Routledge Great Economists: Marx & Smith. History of Economics Playground. Economists' macro stories The last straw in the enduring blog debate over microfoundations has taken a decisive historical turn.
Last December already, Paul Krugman gave his own account of how microfoundations came to be the 70s, and why they unduly spread over subsequent decades, and so did Stephen Williamson. Economists' need to ground their methodological debates into self-made historical narratives is in itself an interesting feature for historians. But in a recent post dealing with the “Faustian bargain” New Keynesians may have sealed by endorsing of the New Classical microfoundational program, Simon Wren-Lewis asked a more direct historical question: Is this how it happened? And Noah Smith added a second one:
Economic thought in the 20th century. Reviewed: The Locust and the Bee - Predators and Creators in Capitalism’s Future by Geoff Mulgan. The Locust and the Bee: Predators and Creators in Capitalism’s Future Geoff MulganPrinceton University Press, 344pp, £19.95 “Capitalism,” writes Geoff Mulgan, “is not so much an aberration as a step on an evolutionary path, and one that contains within it some of the answers to its own contradictions.”
In thinking of capitalism in this way, Mulgan voices a contemporary consensus. As advances in biology and genetics have promoted the belief that economic and political development can be understood in evolutionary terms, hundreds if not thousands of books have appeared in recent years claiming to explain the rise and development of capitalism as part of an ongoing process of social evolution. This is not the first time that the idea of evolution has been invoked in this way. Owing more to Engels than Marx, who knew too much about history to imagine that it could be understood in Darwinian terms, there has long been a Marxian tradition that sees capitalism as a stage in social evolution.
The History of Economic Thought - Reading... Under construction... Classical political economy. Economics + sociology = love? If you look at the list of department chairs here at Indiana, you’ll notice that the first few were chairs of “economics and sociology.”
I thought the old combined economics and sociology department at Indiana was some historical accident. That is, until I read The Emergence of Sociology from Political Economy in the United States: 1890 to 1940 by Cristobal Young. The article, published in the Journal of the History of the Behavioral Sciences, makes a few simple points: Economics came first and sociology was added to existing programs. Solo sociology programs, like Chicago, were in the distinct minority.Most sociology programs were part of economics programs until the 1920s.There was still much collaboration between sociology and economics until the 1940s.Once economic institutionalism finally faded, ties between disciplines faded.The separation really started when sociologists started their separate meetings. What to make of this history?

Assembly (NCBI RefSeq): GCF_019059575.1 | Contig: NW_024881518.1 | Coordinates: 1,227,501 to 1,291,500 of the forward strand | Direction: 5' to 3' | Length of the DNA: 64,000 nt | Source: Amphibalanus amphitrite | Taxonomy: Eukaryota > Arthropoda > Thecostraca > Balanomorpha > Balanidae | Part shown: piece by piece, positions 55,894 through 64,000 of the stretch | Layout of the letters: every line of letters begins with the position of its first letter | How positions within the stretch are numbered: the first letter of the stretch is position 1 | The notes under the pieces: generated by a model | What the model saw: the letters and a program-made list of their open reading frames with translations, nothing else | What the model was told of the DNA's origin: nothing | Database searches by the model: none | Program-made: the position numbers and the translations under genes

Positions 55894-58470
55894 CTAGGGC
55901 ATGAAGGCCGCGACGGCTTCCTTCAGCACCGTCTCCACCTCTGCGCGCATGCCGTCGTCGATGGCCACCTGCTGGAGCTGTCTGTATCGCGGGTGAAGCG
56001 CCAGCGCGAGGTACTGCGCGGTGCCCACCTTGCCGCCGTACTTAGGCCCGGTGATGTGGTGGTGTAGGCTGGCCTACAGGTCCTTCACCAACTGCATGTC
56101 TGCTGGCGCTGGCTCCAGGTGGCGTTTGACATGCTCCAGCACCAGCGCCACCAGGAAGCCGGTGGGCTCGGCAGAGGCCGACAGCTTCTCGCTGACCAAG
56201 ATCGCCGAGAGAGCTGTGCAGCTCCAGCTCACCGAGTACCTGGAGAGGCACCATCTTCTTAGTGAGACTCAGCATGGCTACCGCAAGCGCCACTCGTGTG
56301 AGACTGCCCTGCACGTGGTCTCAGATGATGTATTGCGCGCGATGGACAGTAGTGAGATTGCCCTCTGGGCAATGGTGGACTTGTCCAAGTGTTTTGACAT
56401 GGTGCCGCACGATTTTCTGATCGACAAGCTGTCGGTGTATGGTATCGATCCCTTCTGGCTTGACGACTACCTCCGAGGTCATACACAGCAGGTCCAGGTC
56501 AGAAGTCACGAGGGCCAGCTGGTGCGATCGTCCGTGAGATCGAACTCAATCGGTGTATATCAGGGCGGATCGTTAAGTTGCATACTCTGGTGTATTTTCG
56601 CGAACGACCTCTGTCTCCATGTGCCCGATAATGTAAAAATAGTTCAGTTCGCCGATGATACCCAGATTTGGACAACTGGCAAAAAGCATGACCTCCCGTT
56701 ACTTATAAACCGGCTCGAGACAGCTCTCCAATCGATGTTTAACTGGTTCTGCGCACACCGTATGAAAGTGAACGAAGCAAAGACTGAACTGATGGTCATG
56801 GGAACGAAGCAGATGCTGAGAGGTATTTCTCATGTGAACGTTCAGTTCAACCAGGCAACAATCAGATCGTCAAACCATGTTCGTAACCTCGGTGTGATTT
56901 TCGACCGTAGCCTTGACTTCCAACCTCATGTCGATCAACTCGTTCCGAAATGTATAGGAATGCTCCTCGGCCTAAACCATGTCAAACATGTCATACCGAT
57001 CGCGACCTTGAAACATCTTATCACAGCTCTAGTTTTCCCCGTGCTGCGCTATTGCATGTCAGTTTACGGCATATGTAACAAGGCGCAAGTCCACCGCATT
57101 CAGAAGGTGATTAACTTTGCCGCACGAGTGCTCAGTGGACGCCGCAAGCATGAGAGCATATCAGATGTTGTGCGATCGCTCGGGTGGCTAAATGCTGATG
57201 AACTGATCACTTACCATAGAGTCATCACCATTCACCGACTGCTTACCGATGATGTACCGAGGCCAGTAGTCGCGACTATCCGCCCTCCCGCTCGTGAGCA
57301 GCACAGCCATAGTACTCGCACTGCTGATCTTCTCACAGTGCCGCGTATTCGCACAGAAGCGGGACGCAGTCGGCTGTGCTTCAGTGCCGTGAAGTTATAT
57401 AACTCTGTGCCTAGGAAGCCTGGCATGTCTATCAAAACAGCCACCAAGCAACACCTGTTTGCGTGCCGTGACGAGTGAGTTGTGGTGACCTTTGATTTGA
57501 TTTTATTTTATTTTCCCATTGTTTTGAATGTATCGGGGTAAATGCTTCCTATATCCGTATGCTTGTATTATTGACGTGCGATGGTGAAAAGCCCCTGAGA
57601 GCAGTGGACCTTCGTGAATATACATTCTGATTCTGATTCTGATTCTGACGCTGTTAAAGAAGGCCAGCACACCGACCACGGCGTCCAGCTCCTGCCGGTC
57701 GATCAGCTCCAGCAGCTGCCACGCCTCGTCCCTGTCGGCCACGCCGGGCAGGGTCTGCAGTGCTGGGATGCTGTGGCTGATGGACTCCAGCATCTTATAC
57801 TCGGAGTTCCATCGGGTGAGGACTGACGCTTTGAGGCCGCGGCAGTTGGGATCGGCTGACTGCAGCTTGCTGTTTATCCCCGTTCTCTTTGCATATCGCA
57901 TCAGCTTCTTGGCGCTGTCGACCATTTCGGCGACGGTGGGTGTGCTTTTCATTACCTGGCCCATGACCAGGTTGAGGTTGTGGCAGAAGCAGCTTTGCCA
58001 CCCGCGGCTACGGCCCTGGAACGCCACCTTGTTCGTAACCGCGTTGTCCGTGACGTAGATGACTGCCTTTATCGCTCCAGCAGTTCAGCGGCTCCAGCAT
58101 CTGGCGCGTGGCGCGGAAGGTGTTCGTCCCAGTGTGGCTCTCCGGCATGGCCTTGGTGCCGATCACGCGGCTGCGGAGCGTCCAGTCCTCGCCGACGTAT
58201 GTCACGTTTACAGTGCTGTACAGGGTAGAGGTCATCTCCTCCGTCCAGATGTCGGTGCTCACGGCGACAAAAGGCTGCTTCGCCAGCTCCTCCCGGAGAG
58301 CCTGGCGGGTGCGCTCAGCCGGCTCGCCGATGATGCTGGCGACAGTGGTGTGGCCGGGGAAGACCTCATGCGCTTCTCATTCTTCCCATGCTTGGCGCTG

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Why Don’t People Want Full Employment? Michal Kalecki’s 1943 Essay on Politics and Ideology. By Michal Kalecki* 1.
A solid majority of economists is now of the opinion that, even in a capitalist system, full employment may be secured by a government spending programme, provided there is in existence adequate plan to employ all existing labour power, and provided adequate supplies of necessary foreign raw-materials may be obtained in exchange for exports. If the government undertakes public investment (e.g. builds schools, hospitals, and highways) or subsidizes mass consumption (by family allowances, reduction of indirect taxation, or subsidies to keep down the prices of necessities), and if, moreover, this expenditure is financed by borrowing and not by taxation (which could affect adversely private investment and consumption), the effective demand for goods and services may be increased up to a point where full employment is achieved. 2.
It may be asked where the public will get the money to lend to the government if they do not curtail their investment and consumption. 3. 2. Prof. Jan Toporowski (SOAS) - Michał Kalecki and Oskar Lange in the 21st Century. James K. Galbraith: The Final Death (and Next Life) of Maynard Keynes. "John Maynard Keynes" by Steve Hunnisett on flickr Posted below, with kind permission of the author, is the transcript (see note below) of James K.
Galbraith’s keynote lecture to the 5th annual “Dijon” conference on Post Keynesian economics, meeting at Roskilde University near Copenhagen, Denmark on May 13, 2011. Please see the source link at UTIP for the audio, which I highly recommend. — selise It’s of course a great privilege for me to be here in this role and especially on the occasion of the 75th anniversary of the publication of the General Theory. Two years ago, as you may recall, our profession enjoyed a moment of ferment. The apogee of this moment was the publication in the New York Times Sunday Magazine of Paul Krugman’s essay, How The Economists Got It So Wrong. And I must say, looking out on this audience, it would be fair to say that there were more than just a few and it’s a pleasure to be here among you. In keeping with mainstream practice, Krugman named almost nobody.